6. Stick to simple cooking! It will require less grocery shopping, less recipe hunting, less time in the kitchen, and easier-to-prepare meals. For example, try these super delicious and simple breakfast wraps!

7. Live in a small town. I frequently miss Austin like crazy, but that city has so much to offer that it makes it hard to do less! We now live in a small town (population 4,000-ish) outside of a few bigger cities. But even being just 30-45 minutes removed from them makes it easier to keep it simple and not do so much. However, big industry is trying to takeover our small town and increase the population to probably well over 50,000+ (booo!), so we’ll see how much longer we’ll stay until we decide to seek out another small town to continue our simple life.

8. Live in a small home. This term, of course, means something different to each individual. While our home is bigger than I prefer because most of the time we’re all spending time together in maybe the same 1/10th of the space we have available, I do cherish every bit of it. I’m thankful for it. We ended up in the home we did, because when we were house hunting, we had been living out of hotels for months, and we had 2 dogs, our 3-year old kiddo, and 1 baby on the way. We put in offers on other houses that fell through, and this happened to be the one that worked out! We weren’t in a position to be picky. Luckily, it’s an awesome house. But it does take quite a bit of time to upkeep, there are constant projects in the works, and even yard maintenance can be a time-consuming task. With less land and house, that much more time would be freed up!

9. Only do things you want to do. Say ‘no’ to the rest! My husband and I are “people pleasers.” And I have several friends who are the same way (you know who you are!!). ;-) People ask you to do things or attend functions or volunteer for events or committees that you just have a hard time saying ‘no’ to, even if you don’t want to do it. From now on, challenge yourself to just do the things that contribute to your own legacy and life’s purpose, no matter how big or small. If someone is trying to add unnecessary noise and busyness to your life, just say ‘no!’ (but nicely, of course). Just think about what matters most and what’s worth your time.

10. Last but not least, the absolute best way to ensure doing less, is to stop comparing yourself to others. A surefire way to start thinking you’re not doing enough to succeed in your home business, or not taking on enough Pinterest craft projects for every holiday to please your kids, or not going on enough vacations, is to compare yourself to others! This is easily done by just browsing things like Instagram and Facebook all day! Depending on who you follow on any social media platform, it can become one giant scrapbook of all the things you are NOT doing. So cut it out! Don’t mind yourself with other people’s business or lives. Focus on your own and you’ll be all the better for it.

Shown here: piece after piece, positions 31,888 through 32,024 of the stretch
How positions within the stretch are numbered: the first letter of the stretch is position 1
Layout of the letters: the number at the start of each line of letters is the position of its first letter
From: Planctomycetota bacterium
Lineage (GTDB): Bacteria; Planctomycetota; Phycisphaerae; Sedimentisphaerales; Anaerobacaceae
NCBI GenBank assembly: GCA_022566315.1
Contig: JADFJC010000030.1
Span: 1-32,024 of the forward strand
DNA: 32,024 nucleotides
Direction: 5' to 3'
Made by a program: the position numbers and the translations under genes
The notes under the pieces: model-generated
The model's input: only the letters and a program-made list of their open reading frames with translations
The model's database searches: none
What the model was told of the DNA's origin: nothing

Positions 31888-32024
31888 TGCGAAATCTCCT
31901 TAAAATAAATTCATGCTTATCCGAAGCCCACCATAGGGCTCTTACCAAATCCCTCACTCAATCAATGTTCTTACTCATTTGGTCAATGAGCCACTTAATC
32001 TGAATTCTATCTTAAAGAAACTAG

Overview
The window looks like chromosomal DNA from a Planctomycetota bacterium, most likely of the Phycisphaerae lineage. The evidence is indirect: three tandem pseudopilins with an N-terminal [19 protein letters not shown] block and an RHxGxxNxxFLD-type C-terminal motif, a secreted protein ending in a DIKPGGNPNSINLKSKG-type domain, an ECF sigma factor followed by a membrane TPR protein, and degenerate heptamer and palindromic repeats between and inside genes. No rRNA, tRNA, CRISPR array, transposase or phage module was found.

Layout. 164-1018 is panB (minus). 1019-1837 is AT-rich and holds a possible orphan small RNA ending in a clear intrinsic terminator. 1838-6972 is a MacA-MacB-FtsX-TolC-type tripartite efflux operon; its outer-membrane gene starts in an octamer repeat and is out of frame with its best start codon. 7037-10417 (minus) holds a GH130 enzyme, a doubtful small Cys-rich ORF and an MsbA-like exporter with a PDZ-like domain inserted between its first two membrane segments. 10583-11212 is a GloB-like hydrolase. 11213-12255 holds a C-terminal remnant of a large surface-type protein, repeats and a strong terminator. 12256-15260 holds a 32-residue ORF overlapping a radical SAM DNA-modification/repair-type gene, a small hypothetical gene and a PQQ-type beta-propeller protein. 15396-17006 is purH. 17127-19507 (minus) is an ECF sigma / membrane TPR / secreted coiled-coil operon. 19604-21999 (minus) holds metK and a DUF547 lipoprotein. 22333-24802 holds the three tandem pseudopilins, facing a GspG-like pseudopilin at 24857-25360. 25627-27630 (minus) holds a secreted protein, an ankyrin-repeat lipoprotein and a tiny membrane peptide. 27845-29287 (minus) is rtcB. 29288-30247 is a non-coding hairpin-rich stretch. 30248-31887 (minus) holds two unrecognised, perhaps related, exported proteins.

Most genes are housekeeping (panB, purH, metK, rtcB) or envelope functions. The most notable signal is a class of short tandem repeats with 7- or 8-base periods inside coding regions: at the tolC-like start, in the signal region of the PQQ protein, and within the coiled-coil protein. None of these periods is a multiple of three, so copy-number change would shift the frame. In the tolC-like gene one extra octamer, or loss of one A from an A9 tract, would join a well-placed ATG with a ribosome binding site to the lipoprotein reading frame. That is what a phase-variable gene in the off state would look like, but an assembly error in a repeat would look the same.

Thrifty Tuesday: Part 5 ~ Saving Money with Green Living

Hi there! This week wraps up my 5-part creative cost-cutting series for the month of September! Thanks for joining me for the journey thus far. Our last topic includes ways to save money through green, eco-friendly living. Yes, some of it might cost a little more upfront, but it can truly save you hundreds, if not thousands, in the long run!

7 Ways to Save Money by Living Green | Lea Ciceraro | www.leaciceraro.com | www.lovemesimply.com

A Few Tips for {Green} Living (tips #64-70)

64. Buy/build/rent an eco-friendly, energy-efficient home with solar panels (sometimes you can even sell unused energy back to electric companies!) and well-water (then you don’t have to pay for city water). This will significantly cut down on your monthly utility expenses!

65. Investing into some energy efficient items for your home can save money in the long run, such as energy-saving lightbulbs, low-flow faucets and dual-flush toilets, etc.

66. If you’re able, move to a city/state where the cost-of-living is on the less expensive side, taking into consideration things like property taxes, sales tax, state income tax, and even toll roads in the area.

67. Grow a garden! If you have a greenhouse or live somewhere with mild weather all year round, great! This will come in very handy. If not, you can get a jump start on your spring/summer garden by planting your seeds in small containers and keeping them inside first, giving them a chance to sprout. This also saves lots of money, because buying seedlings can be rather expensive! And use rain barrels to water your garden!

68. Compost! Not only will this cut down on your household waste, but it will be great for your garden, and it will be another thing you don’t have to buy! Plus, in some cities you can opt for a smaller trash can which ends up costing you less!

69. Move closer to your job if you’re able to. It will not only save on gas usage, but it will cut down on time spent commuting. It may even open up the possibility of commuting by foot or bike!